It was good to see once again the unusual (i.e. to us) breeds I had come across whilst working on the Continent: the smaller Munsterlander, the Stabyhoun, the Lagotto, the Langhaar, the Braque Saint-Germain, the Korthals Griffon, the Entlebucher and the Dutch Beardie, the Schapendoes. But I am strongly against very young pupies being taken to shows. There were several Schapendoes puppies in a cage at the equivalent of our 'Discover Dogs' section. There was a six or seven week old Bullmastiff puppy at the Vienna show, understandably ill at ease in the heat and bustle. There were at least a dozen exhibitors selling very young puppies from the backs of their cars in Budapest, clearly having driven a long way with them. Such a practice must be stamped out by show authorities in every country or dog shows will forfeit their standing.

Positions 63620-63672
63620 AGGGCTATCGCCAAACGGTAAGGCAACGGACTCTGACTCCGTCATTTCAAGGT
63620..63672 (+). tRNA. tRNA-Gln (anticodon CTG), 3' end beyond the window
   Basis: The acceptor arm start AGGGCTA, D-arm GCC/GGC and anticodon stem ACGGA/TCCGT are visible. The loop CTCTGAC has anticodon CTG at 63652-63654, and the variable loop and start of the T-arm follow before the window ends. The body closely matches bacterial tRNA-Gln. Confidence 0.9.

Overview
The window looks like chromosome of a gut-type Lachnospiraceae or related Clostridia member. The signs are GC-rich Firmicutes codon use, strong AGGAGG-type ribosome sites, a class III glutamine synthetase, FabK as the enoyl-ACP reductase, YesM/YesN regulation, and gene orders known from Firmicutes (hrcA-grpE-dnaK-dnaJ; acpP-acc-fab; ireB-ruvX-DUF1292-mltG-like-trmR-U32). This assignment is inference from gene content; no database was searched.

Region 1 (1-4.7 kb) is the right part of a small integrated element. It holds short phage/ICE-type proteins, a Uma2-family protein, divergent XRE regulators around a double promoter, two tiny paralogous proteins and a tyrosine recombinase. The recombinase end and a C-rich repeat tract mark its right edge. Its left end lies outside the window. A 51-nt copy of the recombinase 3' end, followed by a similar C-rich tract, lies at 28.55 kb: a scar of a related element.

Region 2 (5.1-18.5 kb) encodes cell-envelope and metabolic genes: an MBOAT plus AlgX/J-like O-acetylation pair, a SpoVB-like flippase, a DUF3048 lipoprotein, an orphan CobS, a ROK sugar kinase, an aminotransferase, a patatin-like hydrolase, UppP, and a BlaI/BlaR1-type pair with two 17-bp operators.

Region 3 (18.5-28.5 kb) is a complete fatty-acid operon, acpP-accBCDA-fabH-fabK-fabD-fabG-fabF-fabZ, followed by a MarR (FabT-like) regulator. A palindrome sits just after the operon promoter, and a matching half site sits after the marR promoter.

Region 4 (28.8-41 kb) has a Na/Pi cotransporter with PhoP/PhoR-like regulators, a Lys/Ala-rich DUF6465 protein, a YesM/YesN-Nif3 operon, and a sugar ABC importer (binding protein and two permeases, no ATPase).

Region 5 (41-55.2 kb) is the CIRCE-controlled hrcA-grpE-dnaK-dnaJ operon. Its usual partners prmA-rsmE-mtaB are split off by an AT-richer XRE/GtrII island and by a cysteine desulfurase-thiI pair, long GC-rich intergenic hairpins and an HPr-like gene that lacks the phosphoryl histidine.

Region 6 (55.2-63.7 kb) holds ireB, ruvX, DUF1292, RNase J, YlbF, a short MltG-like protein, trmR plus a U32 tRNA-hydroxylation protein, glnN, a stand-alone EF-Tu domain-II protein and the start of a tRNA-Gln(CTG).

It was depressing to see so many indifferent specimens of our native breeds at these two shows: Irish Setters with no power in their hindquarters, overweight Labradors with Rottweiler heads, Cocker Spaniels with upright shoulders, Golden Retrievers with untypical heads, West Highland Whites with strange round heads, Staffordshire Bullterriers with extremely short dainty little legs and English Springers resembling Welsh Springers in a liver and white jacket. Twice I had to ask a Bullmastiff exhibitor if his dog was a Mastiff or a Bullmastiff. The Germans, allegedly, desire their Bullmastiffs to be not just big but "the bigger the better"; the breed standard however does not.